Archive for May, 2022


Federal Health Policy Update for Friday, May 20

The following is the latest health policy news from the federal government as of 2:15 p.m. on Friday, May 20.  Some of the language used below is taken directly from government documents.

White House

  • The White House has announced that U.S. households may now order an additional eight free home COVID-19 tests at  Learn more from this White House fact sheet.
  • White House COVID-19 and public health officials have held a COVID-19 briefing.  Find a transcript of the briefing here and the slides presented during the briefing here.

Centers for Medicare & Medicaid Services

States Not Spending COVID Disparity Money

The $2.25 billion distributed to the states and 58 large city and county health departments by the Centers for Disease Control and Prevention in May of 2021 was intended for use in addressing COVID-related disparities and helping underserved communities that had been hit hard by the pandemic.

But a year later relatively little of that money has been spent.

State and local officials cite lack of staff, slow local appropriations processes, lack of ties to community-based non-profits, and inadequate public health infrastructure among the reasons for their failure to spend more of the money.

As a result, Missouri has not spent any of its allocation; Idaho, Illinois, and Wisconsin less than five percent; Pennsylvania six percent; and California 10 percent.

Learn more about what this distribution of COVID money was intended to do and the obstacles that have hindered progress toward achieving those goals in the Kaiser Health News article “States Have Yet to Spend Hundreds of Millions of Federal Dollars to Tackle Covid Health Disparities.”


Federal Health Policy Update for Thursday, May 12

The following is the latest health policy news from the federal government as 2:30 p.m. on Thursday, May 12.  Some of the language used below is taken directly from government documents.

Provider Relief Fund

HHS’s Health Resources and Services Administration (HRSA) has released $450 million in American Rescue Plan grants to rural health care providers.  Go here to find the updated database of rural grant recipients.

Department of Health and Human Services

  • HHS Secretary Xavier Becerra and CMS Administrator Chiquita Brooks-LaSure have written to the nation’s governors about some of the challenges states will face when the COVID-19 public health emergency ends, including the redetermination of eligibility for current participants in Medicaid, CHIP, and Basic Health Programs and the need to address the flexibilities states have adopted to facilitate the delivery of care under the unusual conditions the pandemic has posed.  In addition to reminding governors of the president’s pledge to give them “…at least 60-days’ notice before any expiration or termination of the PHE,” the letter also includes links to tools that HHS and CMS have developed to help states with the work ahead.  Go here to see the letter from the HHS officials to governors.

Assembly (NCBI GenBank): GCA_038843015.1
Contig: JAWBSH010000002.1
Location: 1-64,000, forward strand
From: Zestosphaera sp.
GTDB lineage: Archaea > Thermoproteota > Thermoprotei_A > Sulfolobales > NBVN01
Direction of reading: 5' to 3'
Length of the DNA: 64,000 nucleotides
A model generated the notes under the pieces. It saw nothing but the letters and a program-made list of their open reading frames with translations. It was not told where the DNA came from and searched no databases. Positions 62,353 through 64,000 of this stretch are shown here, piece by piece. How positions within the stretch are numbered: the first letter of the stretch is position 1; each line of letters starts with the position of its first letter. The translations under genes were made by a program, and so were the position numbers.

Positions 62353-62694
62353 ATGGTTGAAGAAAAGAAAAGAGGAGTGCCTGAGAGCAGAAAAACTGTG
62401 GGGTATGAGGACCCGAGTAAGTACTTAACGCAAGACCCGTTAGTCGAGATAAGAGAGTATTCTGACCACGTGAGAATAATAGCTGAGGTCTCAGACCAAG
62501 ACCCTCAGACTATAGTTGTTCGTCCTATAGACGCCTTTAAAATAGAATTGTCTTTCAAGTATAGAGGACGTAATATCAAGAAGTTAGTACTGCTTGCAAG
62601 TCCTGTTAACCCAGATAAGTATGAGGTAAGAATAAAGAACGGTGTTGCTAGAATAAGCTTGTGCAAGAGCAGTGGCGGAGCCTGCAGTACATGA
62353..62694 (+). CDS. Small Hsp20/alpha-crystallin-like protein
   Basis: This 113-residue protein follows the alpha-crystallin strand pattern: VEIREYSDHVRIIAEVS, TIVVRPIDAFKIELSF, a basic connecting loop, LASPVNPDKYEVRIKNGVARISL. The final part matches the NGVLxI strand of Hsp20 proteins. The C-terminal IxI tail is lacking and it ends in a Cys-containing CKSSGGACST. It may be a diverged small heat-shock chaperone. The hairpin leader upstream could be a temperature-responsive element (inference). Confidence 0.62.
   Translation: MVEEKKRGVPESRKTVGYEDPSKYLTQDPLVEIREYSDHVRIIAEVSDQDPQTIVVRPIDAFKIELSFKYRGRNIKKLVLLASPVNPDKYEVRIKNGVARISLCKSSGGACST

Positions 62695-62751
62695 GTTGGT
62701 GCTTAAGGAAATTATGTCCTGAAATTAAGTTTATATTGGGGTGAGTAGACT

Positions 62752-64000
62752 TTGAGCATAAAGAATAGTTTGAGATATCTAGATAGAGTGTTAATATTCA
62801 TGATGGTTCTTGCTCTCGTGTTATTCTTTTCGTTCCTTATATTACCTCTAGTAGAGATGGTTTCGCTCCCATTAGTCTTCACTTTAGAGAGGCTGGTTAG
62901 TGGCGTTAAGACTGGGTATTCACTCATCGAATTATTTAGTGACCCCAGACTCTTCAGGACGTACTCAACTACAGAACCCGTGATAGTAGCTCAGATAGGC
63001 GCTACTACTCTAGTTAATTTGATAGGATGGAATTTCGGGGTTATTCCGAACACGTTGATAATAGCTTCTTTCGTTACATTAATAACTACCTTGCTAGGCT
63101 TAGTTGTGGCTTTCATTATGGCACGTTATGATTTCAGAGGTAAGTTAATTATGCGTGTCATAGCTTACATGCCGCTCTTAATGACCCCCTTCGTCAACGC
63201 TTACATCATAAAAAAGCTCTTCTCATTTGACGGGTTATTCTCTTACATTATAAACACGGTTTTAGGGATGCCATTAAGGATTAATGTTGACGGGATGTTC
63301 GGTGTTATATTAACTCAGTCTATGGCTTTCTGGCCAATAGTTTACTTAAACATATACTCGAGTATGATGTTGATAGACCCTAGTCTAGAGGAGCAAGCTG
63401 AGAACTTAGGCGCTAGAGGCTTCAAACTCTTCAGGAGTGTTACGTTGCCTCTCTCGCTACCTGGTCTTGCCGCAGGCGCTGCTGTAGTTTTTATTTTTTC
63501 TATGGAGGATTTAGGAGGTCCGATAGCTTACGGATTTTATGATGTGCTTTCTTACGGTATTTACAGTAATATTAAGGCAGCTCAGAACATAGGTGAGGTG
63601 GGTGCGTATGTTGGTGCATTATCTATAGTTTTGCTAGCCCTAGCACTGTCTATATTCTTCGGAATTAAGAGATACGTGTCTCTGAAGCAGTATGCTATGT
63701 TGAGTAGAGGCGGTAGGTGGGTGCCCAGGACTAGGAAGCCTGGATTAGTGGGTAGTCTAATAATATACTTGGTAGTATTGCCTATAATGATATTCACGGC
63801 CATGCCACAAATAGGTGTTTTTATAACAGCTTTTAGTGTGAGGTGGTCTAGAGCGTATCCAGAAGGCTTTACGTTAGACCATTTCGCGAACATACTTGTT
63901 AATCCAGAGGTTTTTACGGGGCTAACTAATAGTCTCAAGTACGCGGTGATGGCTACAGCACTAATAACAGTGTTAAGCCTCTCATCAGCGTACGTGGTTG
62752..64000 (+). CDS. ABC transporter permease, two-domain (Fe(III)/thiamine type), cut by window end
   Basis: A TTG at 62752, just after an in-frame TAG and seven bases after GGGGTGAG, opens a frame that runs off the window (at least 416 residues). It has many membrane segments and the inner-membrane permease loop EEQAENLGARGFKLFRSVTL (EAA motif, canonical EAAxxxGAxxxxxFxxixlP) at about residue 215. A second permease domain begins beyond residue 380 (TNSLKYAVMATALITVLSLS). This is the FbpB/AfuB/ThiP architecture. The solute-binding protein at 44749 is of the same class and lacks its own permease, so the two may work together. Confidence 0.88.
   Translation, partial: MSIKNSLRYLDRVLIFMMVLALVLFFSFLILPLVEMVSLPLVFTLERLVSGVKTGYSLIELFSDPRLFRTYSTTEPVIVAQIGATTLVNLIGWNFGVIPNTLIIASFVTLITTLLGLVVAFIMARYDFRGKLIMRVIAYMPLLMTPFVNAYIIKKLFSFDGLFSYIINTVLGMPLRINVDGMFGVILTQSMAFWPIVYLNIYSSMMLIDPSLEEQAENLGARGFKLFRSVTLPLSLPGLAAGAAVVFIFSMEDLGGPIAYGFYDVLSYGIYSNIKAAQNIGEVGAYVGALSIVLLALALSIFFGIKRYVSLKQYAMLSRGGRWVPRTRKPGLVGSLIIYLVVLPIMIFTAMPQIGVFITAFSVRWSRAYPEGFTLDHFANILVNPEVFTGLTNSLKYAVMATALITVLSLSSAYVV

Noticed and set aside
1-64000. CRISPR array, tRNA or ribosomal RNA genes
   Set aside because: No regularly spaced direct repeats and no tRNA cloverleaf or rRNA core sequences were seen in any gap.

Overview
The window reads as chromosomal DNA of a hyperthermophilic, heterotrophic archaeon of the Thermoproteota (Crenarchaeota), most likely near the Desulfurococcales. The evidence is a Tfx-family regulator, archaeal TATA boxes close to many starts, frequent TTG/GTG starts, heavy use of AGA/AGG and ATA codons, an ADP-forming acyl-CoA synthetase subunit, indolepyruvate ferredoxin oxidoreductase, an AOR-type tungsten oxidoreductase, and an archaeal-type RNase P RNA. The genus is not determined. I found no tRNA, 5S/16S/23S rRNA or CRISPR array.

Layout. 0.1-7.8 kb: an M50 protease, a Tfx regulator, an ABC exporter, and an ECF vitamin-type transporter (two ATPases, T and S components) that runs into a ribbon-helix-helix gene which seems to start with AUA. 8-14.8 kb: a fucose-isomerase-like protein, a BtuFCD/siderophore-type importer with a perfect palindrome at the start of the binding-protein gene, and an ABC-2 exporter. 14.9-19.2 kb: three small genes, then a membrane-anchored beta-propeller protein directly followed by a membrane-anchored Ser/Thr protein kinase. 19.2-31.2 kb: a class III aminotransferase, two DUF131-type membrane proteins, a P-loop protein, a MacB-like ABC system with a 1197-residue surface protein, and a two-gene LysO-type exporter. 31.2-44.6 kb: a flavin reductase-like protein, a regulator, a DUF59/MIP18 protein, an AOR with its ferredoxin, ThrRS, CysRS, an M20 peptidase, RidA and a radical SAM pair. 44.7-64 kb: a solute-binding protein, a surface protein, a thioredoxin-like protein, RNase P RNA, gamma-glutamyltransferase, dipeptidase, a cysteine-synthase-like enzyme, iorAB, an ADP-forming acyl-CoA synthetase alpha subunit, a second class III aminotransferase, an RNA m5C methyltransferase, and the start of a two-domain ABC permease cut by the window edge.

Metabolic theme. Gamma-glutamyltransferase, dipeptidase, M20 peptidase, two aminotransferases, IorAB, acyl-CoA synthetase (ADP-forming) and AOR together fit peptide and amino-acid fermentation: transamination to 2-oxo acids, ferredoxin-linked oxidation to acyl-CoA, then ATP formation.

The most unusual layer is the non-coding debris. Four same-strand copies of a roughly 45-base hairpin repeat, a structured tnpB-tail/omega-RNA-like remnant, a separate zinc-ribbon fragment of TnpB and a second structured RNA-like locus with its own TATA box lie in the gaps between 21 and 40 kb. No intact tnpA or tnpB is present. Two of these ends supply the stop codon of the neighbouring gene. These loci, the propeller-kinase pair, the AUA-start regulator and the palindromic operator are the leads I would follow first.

• HHS has announced

Demand for Agency Nurses Drops

The demand for agency nurses has dropped by a third recently, nurse staffing agencies report.

The decline is generally attributed to a combination of the stabilization in the number of COVID-19-related hospitalizations and the phasing out of federal aid for hospitals and government reimbursement for care for uninsured COVID patients.

Learn more about how the demand for agency nurses waxed and then waned and how much they were costing hospitals at their peak in the Kaiser Health News article “Travel Nurses See Swift Change of Fortunes as Covid Money Runs Dry.”

Relatively Few Docs Treating Medicaid Patients

Just a small portion of the providers theoretically available to serve individuals enrolled in Medicaid managed care plans are actually caring for such patients, a new study has found.

According to a report in Health Affairs, 25 percent of the primary care physicians serving patients in selected managed care plans are providing 86 percent of the primary care to those plans’ members while 16 percent of those plans’ listed primary care providers have gone more than a year without filing a single claim.

Similarly, 25 percent of the medical specialists participating in the plans provided 75 percent of the plans’ specialty services while one-third of the plans’ primary care physicians and specialists saw fewer than 10 Medicaid patients in a given year.

As the Health Affairs study concluded, “Our findings suggest that current network adequacy standards might not reflect actual access; new methods are needed that account for beneficiaries’ preferences and physicians’ willingness to serve Medicaid patients.”  Healthcare Dive reviewed the same numbers and took its conclusion a step further, suggesting “… that private insurers may be ‘padding’ the Medicaid managed care networks with physicians, some of whom may be unwilling to treat program beneficiaries.”

Learn more about the …